New Delhi: The Delhi government possesses consent from farmers across nine villages within the north-western peripheries of the town for fixing solar plants in 225 acres of agricultural land under a long-awaited scheme that aims to enhance the Capital’s power production and contribute to income of farmers.

“We have got consent for 225 acres of agriculture land where solar plants can be set up. The lands are located at villages in areas like Alipur, Lampur and Narela. The project has been given a plow ahead and tenders are going to be issued soon. We aim to launch the project this year,” said a senior government official.

In July 2018, the Aam Aadmi Party (AAP) government in Delhi had announced the Mukhyamantri Kisan Aay Badhotri Yojana – a scheme to increase income of farmers by setting up solar plants in their agriculture land, which might also enhance power production within the Capital.

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Under the scheme, farmers would be ready to continue with agriculture even after the facility plants are found out because the solar panels to be installed would be installed at a minimum height of 3.5 metres from the ground, allowing for farming activities, tractors to ply on the fields and other agriculture-related machinery to be used.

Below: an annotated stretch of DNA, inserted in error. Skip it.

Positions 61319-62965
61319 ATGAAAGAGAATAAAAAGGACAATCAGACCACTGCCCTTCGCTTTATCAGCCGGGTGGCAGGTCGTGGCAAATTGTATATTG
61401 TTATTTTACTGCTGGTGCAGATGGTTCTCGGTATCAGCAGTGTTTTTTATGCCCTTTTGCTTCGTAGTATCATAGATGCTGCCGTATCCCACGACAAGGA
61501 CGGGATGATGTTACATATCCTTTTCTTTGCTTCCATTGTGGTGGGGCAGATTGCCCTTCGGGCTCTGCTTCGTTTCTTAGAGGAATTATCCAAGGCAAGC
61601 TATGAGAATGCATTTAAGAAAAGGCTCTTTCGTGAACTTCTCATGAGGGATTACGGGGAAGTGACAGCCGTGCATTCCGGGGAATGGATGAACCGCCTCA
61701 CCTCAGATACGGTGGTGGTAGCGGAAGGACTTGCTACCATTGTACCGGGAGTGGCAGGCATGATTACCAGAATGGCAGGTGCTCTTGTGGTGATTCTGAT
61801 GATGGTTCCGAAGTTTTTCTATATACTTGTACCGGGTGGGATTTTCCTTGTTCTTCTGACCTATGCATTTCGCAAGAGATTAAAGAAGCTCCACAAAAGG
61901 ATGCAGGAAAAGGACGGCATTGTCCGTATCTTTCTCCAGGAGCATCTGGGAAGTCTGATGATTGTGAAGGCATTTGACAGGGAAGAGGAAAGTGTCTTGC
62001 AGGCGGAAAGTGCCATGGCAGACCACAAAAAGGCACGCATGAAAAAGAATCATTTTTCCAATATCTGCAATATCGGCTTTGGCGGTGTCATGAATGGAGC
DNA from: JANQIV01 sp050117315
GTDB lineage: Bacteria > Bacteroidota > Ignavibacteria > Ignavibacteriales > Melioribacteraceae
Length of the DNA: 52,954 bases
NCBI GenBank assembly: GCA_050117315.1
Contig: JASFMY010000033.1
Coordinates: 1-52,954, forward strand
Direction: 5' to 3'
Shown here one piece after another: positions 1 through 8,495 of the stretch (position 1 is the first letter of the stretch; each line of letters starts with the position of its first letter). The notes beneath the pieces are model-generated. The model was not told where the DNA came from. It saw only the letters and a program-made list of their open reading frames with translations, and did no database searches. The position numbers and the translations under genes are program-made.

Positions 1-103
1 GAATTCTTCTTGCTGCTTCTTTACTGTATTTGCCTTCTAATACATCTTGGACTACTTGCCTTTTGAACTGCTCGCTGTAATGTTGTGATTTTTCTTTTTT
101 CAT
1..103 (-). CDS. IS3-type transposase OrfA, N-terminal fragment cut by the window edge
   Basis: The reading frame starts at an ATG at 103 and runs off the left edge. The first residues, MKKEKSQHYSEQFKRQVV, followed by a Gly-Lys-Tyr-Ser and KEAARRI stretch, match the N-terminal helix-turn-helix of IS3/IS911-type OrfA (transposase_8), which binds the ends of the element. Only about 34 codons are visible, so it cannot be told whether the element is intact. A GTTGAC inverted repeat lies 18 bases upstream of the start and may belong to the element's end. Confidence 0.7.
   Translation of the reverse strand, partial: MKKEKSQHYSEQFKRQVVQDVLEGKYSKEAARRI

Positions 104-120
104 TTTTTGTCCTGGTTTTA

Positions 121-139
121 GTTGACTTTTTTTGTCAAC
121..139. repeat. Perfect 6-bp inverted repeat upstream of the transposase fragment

The farmers would be paid ₹1 lakh per acre a year, and therefore the rent would increase by 6% compounded annually. Once allowed, the plant would exist for 25 years. The farmers would also get 1,000 units of energy produced by the plant annually for each acre they hire out for the project, the official said.

However, the scheme is yet to formally kick off.

According to the government’s statistical handbook of Delhi, the total area under agriculture in the national capital is 34,750 hectares, which roughly translates to 85,870 acres. “But most of the land is scattered which clothed to be an enormous problem for implementing the project,” said the official who didn’t wish to be identified.

According to government estimates, a full six acres are going to be needed for setting a 1 MW [or, 1000 kW] solar plant, which might be capable of generating over 1.2 million units of electricity annually, under the scheme.

On engaging with farmers for quite a year after the scheme was announced, the govt also realised that there have been concerns. “The most common one being whether the land would lose fertility, or if yield would reduce after the solar panels are installed. This, they assumed, would deprive the land of direct sunlight,” the government official said.

In January 2020, the govt found out a demo of the project at the campus of an agriculture institute in Kirari, located within the western peripheries of Delhi. Even though the government had got consent for 150 acres of land by then, the project faced delays because of the Covid-19 pandemic.

Source:- Hindustan Times